As per Central Pollution Control Board (CPCB) air quality standard (AQI) is categorised into six parts. AQI between 0-50 is considered ‘good’, ‘51-100’ is satisfactory, 101-200 is ‘moderate’, 201-300 is ‘poor’, 301-400 is ‘very poor’, and between 401-500 is ‘severe.’

Talking about the volatile trends observed in pollution hotspots, Somanshi said, “Distinct trends are emerging over the years. The number of days with a severe concentration of PM2.5 has declined and, duration of smog episodes are shorter, as is evident during the 2020-21 winter. Some pollution hotspots are recording higher PM2.5 levels compared to the city as a whole and the regional averages even during monsoons.”

Smog episodes during the 2020-21 winter witnessed a decline 

During the winter of 2020-21, the number of days with a city-wide average of PM2.5 concentration in ‘severe’ or ‘worse’ AQI sub-categories was down to 23 from 25 such days in 2019-20 winter, and 34 such days in 2018-19 winter. 

According to the CSE report, a smog episode takes place when the levels of PM2.5 remain in the ‘severe’ category for three consecutive days. From this perspective, there were two continuous smog episodes in this period. The first one lasted for seven days from November 3, 2020 to November 10, 2020, and the second one was on December 22, 2020 that lasted for just three days. Thus, the report concluded that continuous smog episodes were fewer and shorter as compared to the previous winters.

While the winter season of 2020-21 was 5 per cent worse among the major NCR cities and Delhi, as compared to the 2019-20 season, the peak pollution was 13 per cent lower. From the 2019-20 trend, it can be expected that smog episodes in 2021-22 might have a higher peak pollution if prevention measures are not taken to reduce pollution, the report noted.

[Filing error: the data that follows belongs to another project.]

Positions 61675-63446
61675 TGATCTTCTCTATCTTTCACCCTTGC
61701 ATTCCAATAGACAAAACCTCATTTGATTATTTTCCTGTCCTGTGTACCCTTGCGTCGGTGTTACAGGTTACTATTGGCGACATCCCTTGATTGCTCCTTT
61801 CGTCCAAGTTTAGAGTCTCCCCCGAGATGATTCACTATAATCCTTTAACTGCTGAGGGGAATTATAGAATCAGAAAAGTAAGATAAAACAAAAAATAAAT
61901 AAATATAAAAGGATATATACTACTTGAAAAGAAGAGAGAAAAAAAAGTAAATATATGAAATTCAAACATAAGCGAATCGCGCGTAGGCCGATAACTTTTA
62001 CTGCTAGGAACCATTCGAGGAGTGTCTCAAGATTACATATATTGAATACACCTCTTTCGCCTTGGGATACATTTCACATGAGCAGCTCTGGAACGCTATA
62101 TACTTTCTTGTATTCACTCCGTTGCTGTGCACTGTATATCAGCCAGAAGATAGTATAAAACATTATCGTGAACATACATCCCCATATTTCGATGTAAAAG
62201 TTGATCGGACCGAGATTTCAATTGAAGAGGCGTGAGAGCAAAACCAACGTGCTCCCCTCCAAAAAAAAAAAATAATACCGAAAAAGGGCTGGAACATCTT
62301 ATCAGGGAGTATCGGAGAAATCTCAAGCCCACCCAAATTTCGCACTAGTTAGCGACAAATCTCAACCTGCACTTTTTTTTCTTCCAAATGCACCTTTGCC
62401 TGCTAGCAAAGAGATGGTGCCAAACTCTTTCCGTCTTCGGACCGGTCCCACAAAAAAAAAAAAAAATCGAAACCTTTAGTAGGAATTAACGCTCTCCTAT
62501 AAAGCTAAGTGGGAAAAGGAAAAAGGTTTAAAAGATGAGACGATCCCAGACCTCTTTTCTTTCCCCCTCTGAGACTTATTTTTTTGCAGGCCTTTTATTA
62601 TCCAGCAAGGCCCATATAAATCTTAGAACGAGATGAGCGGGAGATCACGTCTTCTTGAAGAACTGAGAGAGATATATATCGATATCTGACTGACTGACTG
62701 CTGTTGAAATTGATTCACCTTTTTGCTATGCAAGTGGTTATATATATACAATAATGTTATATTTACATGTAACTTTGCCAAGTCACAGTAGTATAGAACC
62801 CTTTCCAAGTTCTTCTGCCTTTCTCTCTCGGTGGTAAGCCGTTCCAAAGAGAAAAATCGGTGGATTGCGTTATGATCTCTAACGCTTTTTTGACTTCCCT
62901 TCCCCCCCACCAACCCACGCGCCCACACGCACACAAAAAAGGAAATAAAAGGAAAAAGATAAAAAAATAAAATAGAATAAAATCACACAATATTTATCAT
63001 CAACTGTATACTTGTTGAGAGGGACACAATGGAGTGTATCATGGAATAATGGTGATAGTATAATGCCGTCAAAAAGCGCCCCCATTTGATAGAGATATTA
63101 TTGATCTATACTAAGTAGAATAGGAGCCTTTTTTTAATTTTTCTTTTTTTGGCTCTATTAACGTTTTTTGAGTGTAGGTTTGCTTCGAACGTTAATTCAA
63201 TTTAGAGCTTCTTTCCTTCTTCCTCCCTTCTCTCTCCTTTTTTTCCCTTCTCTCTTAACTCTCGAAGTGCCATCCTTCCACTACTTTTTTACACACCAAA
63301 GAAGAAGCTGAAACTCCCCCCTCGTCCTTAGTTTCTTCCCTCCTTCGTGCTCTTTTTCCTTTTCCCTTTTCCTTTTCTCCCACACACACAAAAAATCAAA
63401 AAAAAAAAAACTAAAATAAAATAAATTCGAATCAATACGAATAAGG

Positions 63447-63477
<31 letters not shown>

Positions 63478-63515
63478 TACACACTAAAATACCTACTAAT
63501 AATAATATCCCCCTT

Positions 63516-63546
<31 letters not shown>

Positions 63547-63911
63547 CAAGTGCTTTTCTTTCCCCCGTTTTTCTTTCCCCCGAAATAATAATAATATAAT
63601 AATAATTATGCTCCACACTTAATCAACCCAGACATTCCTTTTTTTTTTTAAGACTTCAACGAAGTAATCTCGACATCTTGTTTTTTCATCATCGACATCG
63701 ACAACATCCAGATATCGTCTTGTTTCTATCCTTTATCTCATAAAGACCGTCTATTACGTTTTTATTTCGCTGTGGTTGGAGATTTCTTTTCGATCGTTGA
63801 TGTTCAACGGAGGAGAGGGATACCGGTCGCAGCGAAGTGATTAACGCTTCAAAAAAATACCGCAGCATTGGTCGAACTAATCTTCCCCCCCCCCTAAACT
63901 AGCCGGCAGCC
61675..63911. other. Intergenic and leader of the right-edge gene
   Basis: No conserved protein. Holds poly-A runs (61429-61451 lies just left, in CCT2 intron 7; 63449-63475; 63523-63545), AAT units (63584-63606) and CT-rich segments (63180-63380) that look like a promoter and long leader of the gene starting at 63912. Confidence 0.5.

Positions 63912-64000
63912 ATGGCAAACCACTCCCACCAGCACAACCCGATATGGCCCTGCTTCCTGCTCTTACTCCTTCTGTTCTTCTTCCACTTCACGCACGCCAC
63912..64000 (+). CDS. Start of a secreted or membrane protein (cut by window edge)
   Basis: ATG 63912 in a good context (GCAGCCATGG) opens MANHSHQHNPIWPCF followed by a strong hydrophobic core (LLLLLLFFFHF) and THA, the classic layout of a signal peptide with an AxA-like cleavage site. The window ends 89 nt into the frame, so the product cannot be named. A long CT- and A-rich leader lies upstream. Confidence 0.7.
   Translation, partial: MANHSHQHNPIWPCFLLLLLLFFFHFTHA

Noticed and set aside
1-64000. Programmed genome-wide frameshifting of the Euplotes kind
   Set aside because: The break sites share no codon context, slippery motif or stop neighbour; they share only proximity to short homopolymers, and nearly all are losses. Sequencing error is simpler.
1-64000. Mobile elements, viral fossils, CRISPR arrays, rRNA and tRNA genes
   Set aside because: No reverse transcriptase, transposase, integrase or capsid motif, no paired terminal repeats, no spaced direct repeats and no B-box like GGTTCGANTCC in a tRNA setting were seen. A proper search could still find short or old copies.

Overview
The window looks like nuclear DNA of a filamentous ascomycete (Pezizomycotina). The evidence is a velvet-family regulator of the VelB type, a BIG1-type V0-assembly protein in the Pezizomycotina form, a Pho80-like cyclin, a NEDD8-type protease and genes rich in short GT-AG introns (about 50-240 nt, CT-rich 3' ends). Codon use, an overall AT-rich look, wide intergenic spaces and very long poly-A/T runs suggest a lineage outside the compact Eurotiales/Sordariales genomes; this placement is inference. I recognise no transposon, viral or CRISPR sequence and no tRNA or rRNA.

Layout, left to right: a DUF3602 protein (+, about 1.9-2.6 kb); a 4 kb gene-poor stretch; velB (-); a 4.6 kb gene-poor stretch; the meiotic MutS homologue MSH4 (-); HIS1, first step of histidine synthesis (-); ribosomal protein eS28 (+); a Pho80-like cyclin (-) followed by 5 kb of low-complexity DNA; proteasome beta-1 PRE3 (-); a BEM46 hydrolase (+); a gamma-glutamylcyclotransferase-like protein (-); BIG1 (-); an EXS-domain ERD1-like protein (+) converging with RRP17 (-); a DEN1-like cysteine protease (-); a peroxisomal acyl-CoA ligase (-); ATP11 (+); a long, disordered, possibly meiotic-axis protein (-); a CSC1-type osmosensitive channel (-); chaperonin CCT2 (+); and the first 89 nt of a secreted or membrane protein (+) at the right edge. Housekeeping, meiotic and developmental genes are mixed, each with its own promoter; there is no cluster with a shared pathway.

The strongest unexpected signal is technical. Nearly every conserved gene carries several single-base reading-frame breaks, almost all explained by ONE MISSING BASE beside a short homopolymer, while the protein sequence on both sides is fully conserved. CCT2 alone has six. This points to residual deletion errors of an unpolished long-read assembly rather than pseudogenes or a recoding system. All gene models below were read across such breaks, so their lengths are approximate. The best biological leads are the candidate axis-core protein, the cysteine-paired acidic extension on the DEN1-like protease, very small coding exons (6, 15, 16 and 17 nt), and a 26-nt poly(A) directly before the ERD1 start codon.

For 2019-20, this can be attributed to the September-October rains that pushed and concentrated the farm stubble burning towards the end of October, and beginning of November when winter conditions were turning more adverse. 

PM2.5 hotspots 

Eleven of 18 recognised hotspots registered higher seasonal averages than the city and the region, but only Anand Vihar and Punjabi Bagh showed worsening air quality during the 2021 monsoon as compared to 2020 monsoon, the report noted. 

Fifty per cent of the 14 new locations in NCR, which were identified as emerging hotspots by CSE, registered lower levels of air pollution this monsoon as compared to city and regional averages. 

Bhiwadi in Rajasthan, Manesar in Haryana, and Sector-11 in Faridabad have also emerged as potential hotspots, wherein Sector 11 had the worst air (64 ug/m3) during this monsoon in NCR. From the list of 35 recognised and emerging hotspots, only three locations – Mayapuri, Okhla Phase 2, and Sanjay Nagar – had their summer averages below the regional average of 75 ug/m3. Two hotspots that showed improvement were Wazirpur and Sahibabad.

Air pollution in Delhi in 2019. Photo : Wiki Coomon

Changing pattern of lead pollutants and AQI during pre-winter months

While particulate pollution dominates the daily pollution in Delhi, other gaseous pollutants like ozone and carbon monoxide have become the lead pollutants along with particulate pollution of the day due to wash-out effects of rains. 

The months of September and October show that the number of days in the ‘satisfactory category’ increased from 43 per cent in 2019 to 90 per cent in 2021. This had come down to 27 per cent in 2020. A similar pattern was observed in the ‘moderately polluted’ category. Fortunately, October, 2021 did not witness any day in the ‘poor category.’